A Greek dry bulk owner made a serious run at Eagle Bulk Shipping last September — and it was not Star Bulk Carriers, which now has a pending agreement to acquire the New York-listed company.

Star is paying $500m for its rival in a deal that continues a decade of consolidation by the company.

The deal in late 2023 took many in the market by surprise. Now it has emerged, Star CEO Petros Pappas was not the only interested party.

The rival suitor: Diana Shipping made a previously undisclosed run at Eagle with a mixed cash/shares offer but was rebuffed, according to a public filing and sources familiar with Eagle’s discussions.

Diana is never mentioned by name in a proxy statement filed by Star and Eagle in support of their proposed all-shares combination, which seems headed to a vote this quarter.

However, Semiramis Paliou-led Diana is indeed the mysterious “Party A” discussed in the chunky filing with US securities regulators, according to sources familiar with the discussions.

Diana’s offer came as an unsolicited proposal on 7 September that valued Eagle at $54 per share, broken down into two components: $29.70 in the acquirer’s public stock and $24.30 in cash.

After consideration, Eagle management called Diana four days later with a “no thanks,” citing these factors: “the projected profile of the combined company, including the anticipated market capitalization, post-combination merger makeup … and the fact that Party A’s common stock had historically traded at a large discount to NAV [net asset value].”

What would have stoked Diana’s interest? A cheap entry point on price, a high-quality Eagle fleet and a chance to jump a class in scale from its current stable of 40, ranging from newcastlemaxes to ultramaxes. Eagle owns 52 ships in the ultramax and supramax sectors.

Unlike other Greek owners rumoured and then later confirmed to have interest in Eagle stock, Diana never surfaced in the market chatter. A Diana representative declined to comment when approached by TradeWinds this week.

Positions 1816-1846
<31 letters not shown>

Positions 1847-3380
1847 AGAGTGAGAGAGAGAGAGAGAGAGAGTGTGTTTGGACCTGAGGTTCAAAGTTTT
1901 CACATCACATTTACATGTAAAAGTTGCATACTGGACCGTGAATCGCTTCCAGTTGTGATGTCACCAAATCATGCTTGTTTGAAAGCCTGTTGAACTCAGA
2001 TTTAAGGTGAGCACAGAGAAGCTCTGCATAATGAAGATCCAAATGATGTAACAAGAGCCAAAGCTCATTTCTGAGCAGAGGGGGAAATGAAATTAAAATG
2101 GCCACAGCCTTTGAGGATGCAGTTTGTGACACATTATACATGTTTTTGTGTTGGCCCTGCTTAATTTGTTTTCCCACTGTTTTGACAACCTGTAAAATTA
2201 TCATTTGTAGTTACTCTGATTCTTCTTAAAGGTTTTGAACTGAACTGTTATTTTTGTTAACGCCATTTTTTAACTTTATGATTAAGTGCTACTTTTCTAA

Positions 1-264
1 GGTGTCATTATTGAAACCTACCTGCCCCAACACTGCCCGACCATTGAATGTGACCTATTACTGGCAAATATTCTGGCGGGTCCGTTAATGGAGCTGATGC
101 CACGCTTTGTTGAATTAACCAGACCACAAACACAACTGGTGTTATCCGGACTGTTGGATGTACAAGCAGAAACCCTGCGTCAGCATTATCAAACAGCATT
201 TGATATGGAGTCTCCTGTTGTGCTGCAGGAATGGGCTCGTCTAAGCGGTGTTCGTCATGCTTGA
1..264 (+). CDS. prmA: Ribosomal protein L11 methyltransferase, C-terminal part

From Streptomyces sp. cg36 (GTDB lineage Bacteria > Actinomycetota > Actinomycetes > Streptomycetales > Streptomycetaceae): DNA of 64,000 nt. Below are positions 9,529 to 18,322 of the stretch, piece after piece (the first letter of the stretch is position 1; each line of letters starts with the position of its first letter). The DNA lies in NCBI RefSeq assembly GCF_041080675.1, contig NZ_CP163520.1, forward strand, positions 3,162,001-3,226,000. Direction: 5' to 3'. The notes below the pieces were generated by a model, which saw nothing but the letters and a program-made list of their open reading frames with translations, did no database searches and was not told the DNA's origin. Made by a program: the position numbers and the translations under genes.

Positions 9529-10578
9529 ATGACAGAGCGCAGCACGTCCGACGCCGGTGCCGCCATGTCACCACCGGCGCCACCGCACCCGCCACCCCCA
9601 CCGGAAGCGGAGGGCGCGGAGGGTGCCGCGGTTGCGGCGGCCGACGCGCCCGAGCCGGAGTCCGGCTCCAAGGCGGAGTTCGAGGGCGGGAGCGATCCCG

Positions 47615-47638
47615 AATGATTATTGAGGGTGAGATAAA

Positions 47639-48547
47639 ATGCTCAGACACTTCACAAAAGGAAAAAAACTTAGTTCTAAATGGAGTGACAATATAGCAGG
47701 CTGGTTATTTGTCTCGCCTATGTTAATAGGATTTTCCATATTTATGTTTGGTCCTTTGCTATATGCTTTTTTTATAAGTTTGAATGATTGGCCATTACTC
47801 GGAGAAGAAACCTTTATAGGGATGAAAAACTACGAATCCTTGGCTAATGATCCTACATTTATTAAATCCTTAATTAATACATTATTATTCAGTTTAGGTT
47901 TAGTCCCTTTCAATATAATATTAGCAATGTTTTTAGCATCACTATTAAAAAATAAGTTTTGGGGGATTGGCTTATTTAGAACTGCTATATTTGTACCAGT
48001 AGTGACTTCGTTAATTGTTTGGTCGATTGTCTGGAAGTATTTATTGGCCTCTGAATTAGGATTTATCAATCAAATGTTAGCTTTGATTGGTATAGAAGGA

Eagle Bulk chairman Paul Leand first learned of Oaktree Capital Management’s talks to sell its 27.6% stake in his company last February. Photo: Joe Brady

At the point Eagle rebuffed Diana, it had already received a 4 July draft term sheet from Star. This was made on a stock-for-stock basis at respective NAVs. Eagle decided a few days later not to pursue a deal while continuing to evaluate its strategic options.

The story of the Star-Eagle courtship and the surprise entry of Diana is set out for the first time in the proxy documents. But it is not much different from the scenario laid out by TradeWinds in previous reports on Eagle throughout 2023.

It was first publicly reported in TradeWinds’ financial newsletter Streetwise on 6 April that a pair of Greek owners were investigating a purchase of Oaktree Capital Management’s 3.8m shares (a 27.6% stake) in Eagle, potentially leaving the outfit vulnerable to a takeover.

That situation burst into the open in June when Eagle pre-emptively bought the entire Oaktree stake. Around the same time, Greece’s Danaos Corp disclosed a 16.7% stake in Eagle, while Cyprus-based Castor Maritime revealed a 14.9% holding.

Fresh twist in proxy

As TradeWinds has reported, it was the instability created by Oaktree’s desire to exit after backing Eagle for a decade that set the dominoes in motion.

A new twist in the recent proxy indicates that Eagle chairman Paul Leand — an investment banker who leads AMA Capital Partners — first became aware of Oaktree’s negotiations with an unnamed “third party” last February.

“Eagle immediately began considering potential options,” the filing states, later hiring Hogan Lovells and Akin as legal advisers and Houlihan Lokey as financial adviser.

Star’s first approach in early July and the overture by Diana in September turned out to be the only formal offers to be received in the following months.

The Star negotiations would rekindle in early October when Leand reached out to Hamish Norton, the former investment banker who is Star’s president, to see whether his company was still interested.

Star was, and the two sides used the next two months to iron out the terms that became the final agreement.

Sticking point

One brief sticking point was negotiating terms of a “go-shop” clause under which Eagle would win 30 days to solicit bids from the two shipowner stakeholders, Danaos and Castor.

One of these owners took Eagle up on a non-disclosure agreement that would allow it access to confidential financial data. The filing does not say which one, but the money would be on Danaos, given its scale and formidable balance sheet. In any case, that party elected not to proceed with an offer.

One Greek shipowner that has long been linked to potential interest in Eagle, Costamare, is not mentioned in the filing documents. Costamare originated as a container ship lessor but has been building out a large platform in dry bulk.